What happens when your walls are full and there’s no space left on the floor? Many collectors rotate their art. Every month or season they replace a few items with another favorite. Others start buying smaller items that fit in between the cracks. Loeb suggests that the next step is to “replace your mugs, flower pots, dishes and more with items created by favorite artists. Why not have a table as individual as you are?”

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WHETHER YOU HAVE AN ESTABLISHED GARDEN, A HOPEFUL STRIP OF DIRT WAITING FOR YOUR TROWEL, OR JUST A POT OR TWO, you can grow easy-to-care-for plants to brighten your yard and your plate. You can also skip spraying your lawn and harvest delicious edibles from it instead. (Not applying pesticides is better for bees and other pollinators, plus you’ll save money and won’t be contributing to pesticide run- off flowing into city water systems.)

When pondering what to plant, non-invasive native species are always a good idea since they’ll thrive all on their own. Noninvasive imported plants work well, too, assuming that they’re suited to our hardiness zone. In most of Oakland County, that’s Zone 6, with a few areas being Zone 5.


Although lots of veggies are relatively easy to grow, lettuce is by far the easiest, especially if you’d like to grow something from seed. Unlike tomatoes and beans and peppers, lettuce doesn’t need any kind of support structure, and it doesn’t need as much sun, either. One caveat: lettuce needs to be protected from voracious bunnies!

An outdoor bistro table or chair makes an excellent lettuceperch, or you can use an outdoor plant stand to get your lettuce off the ground and away from marauding rabbits. (If you have a surplus of large pots, turn one upside down and put another one on top of it — filling it with dirt should make it stable enough to plant your lettuce in.) Fencing in your lettuce also works, but another advantage of using pots is that you can move your lettuce from one spot to another if it seems to be getting too much or too little sun.

Lettuce comes in many shapes and shades: closed-head varieties (crisphead, iceberg), looseleaf (red leaf, green leaf), and in between (romaine, bibb), and in hues from pale green to deep red. The more loosely the lettuce grows, the more nutrients it contains — a greater number of exposed leaves means the plant has to have a stronger immune system to defend itself from bugs and fungi that try to attack it. Deeper reddish hues also offer more nutrients in terms of anthocyanin content, which is a pigment that functions as an antioxidant. Another nutritional bonus: Lettuce is high in anti-inflammatory omega-3 fats. The flavors and textures of different varieties of lettuce vary, but they’re all easy to grow.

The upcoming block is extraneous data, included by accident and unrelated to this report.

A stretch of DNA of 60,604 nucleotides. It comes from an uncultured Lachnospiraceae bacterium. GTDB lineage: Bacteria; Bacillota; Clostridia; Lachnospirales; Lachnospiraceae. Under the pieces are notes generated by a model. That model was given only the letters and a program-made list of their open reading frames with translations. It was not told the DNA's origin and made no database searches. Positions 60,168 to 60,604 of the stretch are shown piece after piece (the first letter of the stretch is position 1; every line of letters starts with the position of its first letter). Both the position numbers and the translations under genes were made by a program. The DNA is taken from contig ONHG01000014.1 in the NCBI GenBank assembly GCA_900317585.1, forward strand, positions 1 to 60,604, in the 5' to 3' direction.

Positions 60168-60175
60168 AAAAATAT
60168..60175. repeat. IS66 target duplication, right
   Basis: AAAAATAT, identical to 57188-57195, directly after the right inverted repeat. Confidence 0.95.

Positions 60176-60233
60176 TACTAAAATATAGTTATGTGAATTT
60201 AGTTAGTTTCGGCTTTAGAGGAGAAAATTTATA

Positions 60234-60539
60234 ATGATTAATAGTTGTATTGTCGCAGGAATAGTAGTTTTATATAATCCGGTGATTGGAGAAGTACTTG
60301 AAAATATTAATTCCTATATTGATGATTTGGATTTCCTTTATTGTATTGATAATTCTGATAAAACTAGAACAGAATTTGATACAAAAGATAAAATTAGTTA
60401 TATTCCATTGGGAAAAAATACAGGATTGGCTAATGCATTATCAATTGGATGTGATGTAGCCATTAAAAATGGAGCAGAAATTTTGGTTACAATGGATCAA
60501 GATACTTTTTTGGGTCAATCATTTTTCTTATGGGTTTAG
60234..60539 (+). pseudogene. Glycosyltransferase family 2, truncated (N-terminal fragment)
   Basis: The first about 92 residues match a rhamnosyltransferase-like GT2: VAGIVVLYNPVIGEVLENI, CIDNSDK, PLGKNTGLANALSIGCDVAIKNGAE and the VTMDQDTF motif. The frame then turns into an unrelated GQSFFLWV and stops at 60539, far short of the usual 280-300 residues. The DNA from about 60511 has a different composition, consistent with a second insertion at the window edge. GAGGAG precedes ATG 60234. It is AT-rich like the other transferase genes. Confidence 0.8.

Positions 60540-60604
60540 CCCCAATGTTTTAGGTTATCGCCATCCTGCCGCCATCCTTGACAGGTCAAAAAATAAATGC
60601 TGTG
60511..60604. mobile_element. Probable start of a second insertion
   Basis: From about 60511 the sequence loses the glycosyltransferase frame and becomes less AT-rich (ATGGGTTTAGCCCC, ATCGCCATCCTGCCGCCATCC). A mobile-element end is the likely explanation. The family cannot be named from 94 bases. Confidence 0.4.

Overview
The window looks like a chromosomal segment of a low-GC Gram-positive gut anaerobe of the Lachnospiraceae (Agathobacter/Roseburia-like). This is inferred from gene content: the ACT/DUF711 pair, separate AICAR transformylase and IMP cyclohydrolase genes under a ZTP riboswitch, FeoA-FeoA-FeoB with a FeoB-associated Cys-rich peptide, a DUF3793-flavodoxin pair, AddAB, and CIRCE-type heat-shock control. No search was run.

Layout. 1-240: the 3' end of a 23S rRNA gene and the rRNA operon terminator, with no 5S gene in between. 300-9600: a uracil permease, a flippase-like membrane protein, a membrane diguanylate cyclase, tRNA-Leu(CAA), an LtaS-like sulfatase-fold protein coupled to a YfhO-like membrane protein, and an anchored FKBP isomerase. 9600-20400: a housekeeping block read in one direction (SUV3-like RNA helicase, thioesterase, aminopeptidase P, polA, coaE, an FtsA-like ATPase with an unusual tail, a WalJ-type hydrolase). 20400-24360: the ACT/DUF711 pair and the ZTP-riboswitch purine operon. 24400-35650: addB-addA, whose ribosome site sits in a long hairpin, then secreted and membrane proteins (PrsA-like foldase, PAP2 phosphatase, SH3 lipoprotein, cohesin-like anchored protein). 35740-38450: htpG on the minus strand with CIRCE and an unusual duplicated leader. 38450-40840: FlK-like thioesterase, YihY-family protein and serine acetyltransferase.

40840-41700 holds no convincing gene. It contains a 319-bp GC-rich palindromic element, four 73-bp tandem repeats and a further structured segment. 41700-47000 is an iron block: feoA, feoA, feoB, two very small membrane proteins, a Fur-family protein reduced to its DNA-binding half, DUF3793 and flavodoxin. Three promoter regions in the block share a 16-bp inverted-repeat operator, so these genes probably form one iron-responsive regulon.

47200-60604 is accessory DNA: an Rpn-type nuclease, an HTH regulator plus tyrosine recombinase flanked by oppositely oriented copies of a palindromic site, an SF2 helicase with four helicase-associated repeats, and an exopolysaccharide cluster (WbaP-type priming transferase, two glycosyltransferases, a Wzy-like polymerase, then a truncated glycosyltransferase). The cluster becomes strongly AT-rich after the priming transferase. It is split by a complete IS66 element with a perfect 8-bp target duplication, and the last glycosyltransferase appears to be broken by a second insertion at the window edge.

Like lettuce, herbs also grow well in pots. Large-leafed herbs like basil and mint also have especially high amounts of anti-inflammatory omega-3 fats. (And come in many different varieties! Purple ruffled basil, anyone? Or how about chocolate mint?) In terms of culinary applications, you just can’t beat fresh herbs that you can snip whenever you like. Plus, you can dry them at the end of the season to enjoy your garden bounty even in the winter months.


If you’re looking for something pretty and practical, plant edible flowers like nasturtium, violets, pansies, and roses. Flowers from herbs and alliums are also edible and often stunning in their own right, so even if you don’t eat them, you can enjoy looking at them. (And chives are possibly the most hands-off perennial plant you can have.) Herbal flowers like lemon balm, lavender, are particularly beloved by bees, too.